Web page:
The reward of praise

cross at durham cathedralPsalm 150

Have you noticed that for many authors and composers, one work in quite different


from all the others? To back up my thesis, I give you Shakespeare’s Tempest and Gilbert & Sullivan’s Yeoman of the Guard. The Bible too has that rather strange book of the Revelation. Also, in any anthology or collection, such items are often put at the end.

Well, today we come to the very last Psalm. Does it then show some unique feature or other? Well, on the face it, it is but another hymn to celebration and thanks-giving. However, with a bit of thought, it dawns on us that it doesn’t actually give a personal reason for this upwelling of joy. And so, in that way, at least, it is unusual. Since most of the other Psalms do express gratitude for some specific divine gift or direct response. But this is not true for Psalm 150. It is very much a matter of ‘praising – Yes’ but ‘motives – No’.


Why should this be?

Well there is almost a suggestion in its lines that praise is its own reward. That praise is the obvious response to being given joy but that it also the way to find joy itself. In fact, the giving of praise in faith strengthens faith and emboldens belief. Praise then is more a question than an answer.


Something of this can heard in the life of John Wesley. We of course know him to be the cofounder of the Methodist Church with his younger brother Charles Wesley. Yet to achieve such a monument to faith, he had many failures. But throughout he kept enough faith to keep looking for faith. Indeed, this may have started when he was on his way to the Americas and his ship lost a mast placing it in jeopardy. Whilst most of the passengers panicked a group of Moravian Christians calmly sang hymns and psalms.  This faith searching for faith and praise search for the reason for praise impressed him hugely.


Many years later it was at one of their service, which he attended in a state of low depression, that he found his joy. Since as he relates:

 “In the evening, I went very unwillingly to a Moravian society in Aldersgate Street, where one was reading Luther’s Preface to the Epistle to the Romans. About a quarter before nine, while he was describing the change which God works in the heart through faith in Christ, I felt my heart strangely warmed. I felt I did trust in Christ, Christ alone for salvation. “


That phrase ‘strangely warmed’ is one of the turning points in British Church history. It could be our turning point too.


For there much in these days to dent faith and to diminish joy. There is much that dampens our desire for praise, for rejoicing and for celebrating. There is much that tempts us to silent ingratitude.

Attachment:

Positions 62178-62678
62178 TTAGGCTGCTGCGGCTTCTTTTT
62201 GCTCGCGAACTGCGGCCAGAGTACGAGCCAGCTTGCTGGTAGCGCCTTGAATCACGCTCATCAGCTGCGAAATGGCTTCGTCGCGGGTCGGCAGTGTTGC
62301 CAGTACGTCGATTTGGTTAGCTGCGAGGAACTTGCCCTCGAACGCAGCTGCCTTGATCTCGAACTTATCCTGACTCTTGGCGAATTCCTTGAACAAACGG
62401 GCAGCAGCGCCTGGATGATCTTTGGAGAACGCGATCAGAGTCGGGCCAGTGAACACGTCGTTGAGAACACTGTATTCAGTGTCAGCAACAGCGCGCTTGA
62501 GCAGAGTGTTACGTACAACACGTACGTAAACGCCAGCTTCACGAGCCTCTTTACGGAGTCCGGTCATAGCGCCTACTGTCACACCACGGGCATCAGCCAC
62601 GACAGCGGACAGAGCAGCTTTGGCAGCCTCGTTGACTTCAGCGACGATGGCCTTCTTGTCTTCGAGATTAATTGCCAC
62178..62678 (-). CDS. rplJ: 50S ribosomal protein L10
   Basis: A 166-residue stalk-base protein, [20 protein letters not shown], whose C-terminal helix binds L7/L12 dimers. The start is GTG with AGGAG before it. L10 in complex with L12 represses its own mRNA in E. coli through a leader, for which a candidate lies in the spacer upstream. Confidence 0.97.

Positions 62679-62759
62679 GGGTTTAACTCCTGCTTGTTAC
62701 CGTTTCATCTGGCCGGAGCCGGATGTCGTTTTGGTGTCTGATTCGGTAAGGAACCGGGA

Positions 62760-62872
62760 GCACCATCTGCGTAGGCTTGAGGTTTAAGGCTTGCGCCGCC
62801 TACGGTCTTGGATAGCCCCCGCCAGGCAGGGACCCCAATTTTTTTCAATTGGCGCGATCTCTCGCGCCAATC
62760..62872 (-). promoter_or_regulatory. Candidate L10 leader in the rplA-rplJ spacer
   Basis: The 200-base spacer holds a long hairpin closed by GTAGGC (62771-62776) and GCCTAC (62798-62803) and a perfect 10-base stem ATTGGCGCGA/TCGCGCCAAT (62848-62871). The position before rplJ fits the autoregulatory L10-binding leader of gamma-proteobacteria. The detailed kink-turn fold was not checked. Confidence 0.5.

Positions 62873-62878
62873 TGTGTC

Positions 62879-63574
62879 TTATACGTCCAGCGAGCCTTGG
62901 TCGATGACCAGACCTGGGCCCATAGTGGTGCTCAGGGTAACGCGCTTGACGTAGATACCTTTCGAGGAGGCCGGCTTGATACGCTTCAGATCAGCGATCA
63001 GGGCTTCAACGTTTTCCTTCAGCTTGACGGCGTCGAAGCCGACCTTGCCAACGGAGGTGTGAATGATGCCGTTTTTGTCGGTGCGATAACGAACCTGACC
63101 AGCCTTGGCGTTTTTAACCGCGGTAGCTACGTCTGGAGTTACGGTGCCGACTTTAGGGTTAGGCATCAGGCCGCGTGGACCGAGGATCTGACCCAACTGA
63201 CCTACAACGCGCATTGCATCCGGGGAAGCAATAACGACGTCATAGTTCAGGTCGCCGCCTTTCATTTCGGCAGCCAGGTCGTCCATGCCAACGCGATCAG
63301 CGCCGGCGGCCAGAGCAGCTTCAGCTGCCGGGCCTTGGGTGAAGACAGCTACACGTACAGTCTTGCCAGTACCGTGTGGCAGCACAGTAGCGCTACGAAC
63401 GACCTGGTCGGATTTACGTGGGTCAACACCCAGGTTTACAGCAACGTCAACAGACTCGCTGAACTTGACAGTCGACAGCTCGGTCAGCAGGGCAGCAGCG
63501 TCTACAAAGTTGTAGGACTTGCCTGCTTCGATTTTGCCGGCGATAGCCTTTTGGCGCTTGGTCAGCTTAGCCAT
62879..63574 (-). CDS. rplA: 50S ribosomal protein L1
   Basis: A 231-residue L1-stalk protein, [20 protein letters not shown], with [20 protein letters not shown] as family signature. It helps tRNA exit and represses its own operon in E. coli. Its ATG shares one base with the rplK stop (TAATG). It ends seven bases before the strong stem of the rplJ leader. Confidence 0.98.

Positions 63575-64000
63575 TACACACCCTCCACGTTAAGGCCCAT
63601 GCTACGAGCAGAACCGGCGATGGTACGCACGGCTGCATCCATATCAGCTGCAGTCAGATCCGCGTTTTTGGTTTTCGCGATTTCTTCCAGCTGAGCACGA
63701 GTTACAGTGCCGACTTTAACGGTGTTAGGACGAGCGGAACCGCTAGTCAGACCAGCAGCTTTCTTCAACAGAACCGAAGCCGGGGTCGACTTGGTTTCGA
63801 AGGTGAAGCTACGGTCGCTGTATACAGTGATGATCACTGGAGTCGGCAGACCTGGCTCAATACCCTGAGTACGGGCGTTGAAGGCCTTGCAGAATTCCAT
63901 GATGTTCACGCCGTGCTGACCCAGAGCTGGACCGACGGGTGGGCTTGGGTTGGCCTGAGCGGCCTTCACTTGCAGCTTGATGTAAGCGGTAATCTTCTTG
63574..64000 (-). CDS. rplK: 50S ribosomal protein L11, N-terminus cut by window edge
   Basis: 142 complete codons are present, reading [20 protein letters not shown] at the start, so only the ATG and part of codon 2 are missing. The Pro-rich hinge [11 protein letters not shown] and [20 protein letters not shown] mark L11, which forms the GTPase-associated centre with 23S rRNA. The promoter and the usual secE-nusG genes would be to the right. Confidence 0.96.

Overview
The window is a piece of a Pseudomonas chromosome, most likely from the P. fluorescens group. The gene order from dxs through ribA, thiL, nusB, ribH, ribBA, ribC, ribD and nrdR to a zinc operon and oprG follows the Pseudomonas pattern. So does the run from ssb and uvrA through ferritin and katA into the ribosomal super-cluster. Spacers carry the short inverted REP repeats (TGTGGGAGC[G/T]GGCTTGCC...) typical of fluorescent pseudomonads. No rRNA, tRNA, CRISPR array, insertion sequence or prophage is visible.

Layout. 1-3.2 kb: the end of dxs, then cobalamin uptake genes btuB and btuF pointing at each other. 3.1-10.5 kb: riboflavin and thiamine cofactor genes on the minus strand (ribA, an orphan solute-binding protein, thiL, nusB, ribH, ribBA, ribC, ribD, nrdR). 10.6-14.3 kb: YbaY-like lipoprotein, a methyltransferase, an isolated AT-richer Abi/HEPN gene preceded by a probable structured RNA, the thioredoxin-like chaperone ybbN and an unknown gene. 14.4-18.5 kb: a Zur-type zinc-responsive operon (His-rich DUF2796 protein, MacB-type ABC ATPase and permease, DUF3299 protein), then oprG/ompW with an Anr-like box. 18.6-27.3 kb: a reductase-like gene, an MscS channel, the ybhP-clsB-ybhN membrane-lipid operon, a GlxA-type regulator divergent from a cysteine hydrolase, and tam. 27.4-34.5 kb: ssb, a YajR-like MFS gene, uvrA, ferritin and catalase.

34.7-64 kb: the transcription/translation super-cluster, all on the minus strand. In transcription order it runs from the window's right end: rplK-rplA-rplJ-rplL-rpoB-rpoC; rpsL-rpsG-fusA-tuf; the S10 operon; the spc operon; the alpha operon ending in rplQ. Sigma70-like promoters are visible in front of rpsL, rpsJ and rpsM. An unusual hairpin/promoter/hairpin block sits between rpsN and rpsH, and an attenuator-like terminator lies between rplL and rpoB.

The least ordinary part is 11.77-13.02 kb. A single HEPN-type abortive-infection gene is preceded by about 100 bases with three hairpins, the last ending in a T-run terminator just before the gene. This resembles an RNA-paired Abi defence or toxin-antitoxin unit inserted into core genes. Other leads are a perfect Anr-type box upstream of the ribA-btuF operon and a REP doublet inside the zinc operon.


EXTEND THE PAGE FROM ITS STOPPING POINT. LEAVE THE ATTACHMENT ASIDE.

But all that flies in the face of the Psalm that is the epilogue but not the epitaph to the Psalter. For its truth above all truths is that God is our creator. That through Christ, he is our saviour. And that, through the Spirit, those in the deepest mire will find their hearts strangely warmed.


One hymn that I rarely slate to be sung is ‘Oh love that wilt let me go!’ The reason being that one well-known member of our Church family found it too much of an emotional trial.


It may well be so for you too. But its story tells of joy in the least expected place and faith found through faith.


For its composer, the Reverend George Matheson, was very bright academically. In fact, he graduated with first class honours when he was only 19 years old from Glasgow University.  Yet a deep tragedy was being worked out in his life. For, even as he completed his studies, he was rapidly going blind. He broke the news of his impending blindness to his fiancé.

To his astonishment and deep sadness her blunt answer came as a dagger to his heart, “I do not want to be the wife of a blind man” she said – and with that they parted.

Years later the memory of that rebuff came flooding back on the evening of his sister’s wedding who had been his assistant and companion. He recalls the pain of that night as he tells how it was that he penned his most famous hymn:

“My hymn was composed in the manse of Innellan on the evening of the 6th of June, 1882, when I was 40 years of age. I was alone in the manse at that time. It was the night of my sister’s marriage, and the rest of the family were staying overnight in Glasgow. Something happened to me, which was known only to myself, and which caused me the most severe mental suffering.

The hymn was the fruit of that suffering. It was the quickest bit of work I ever did in my life. I had the impression of having it dictated to me by some inward voice rather than of working it out myself. I am quite sure that the whole work was completed in five minutes, and equally sure that it never received at my hands any retouching or correction.

I have no natural gift of rhythm. All the other verses I have ever written are manufactured articles; this came like a dayspring from on high”.


Here then is surely a most certain case of praise seeking a reason for praise, of a little faith searching a greater one and a rediscovery of joy in the one whose love in Matheson’s own words – wilt not let us go.


This Sunday then of high summer, let us give ourselves over to praise and faith and to joy. If, for you, they are in short supply may they then grow in our seasons’ warmth. If your heart however finds itself strangely warmed, let it rejoice wholeheartedly, let it luxuriate in renewing faith and let it praise God not for you can get but for whom you can give.


For at the end of his life of faith finding faith, John Wesley passed away repeating “The best of all is, God is with us”

So now as we close our Psalm book refreshed from its opening let us join him and George Matheson in giving praise in those very same words:


“The best of all is, God is with us.”










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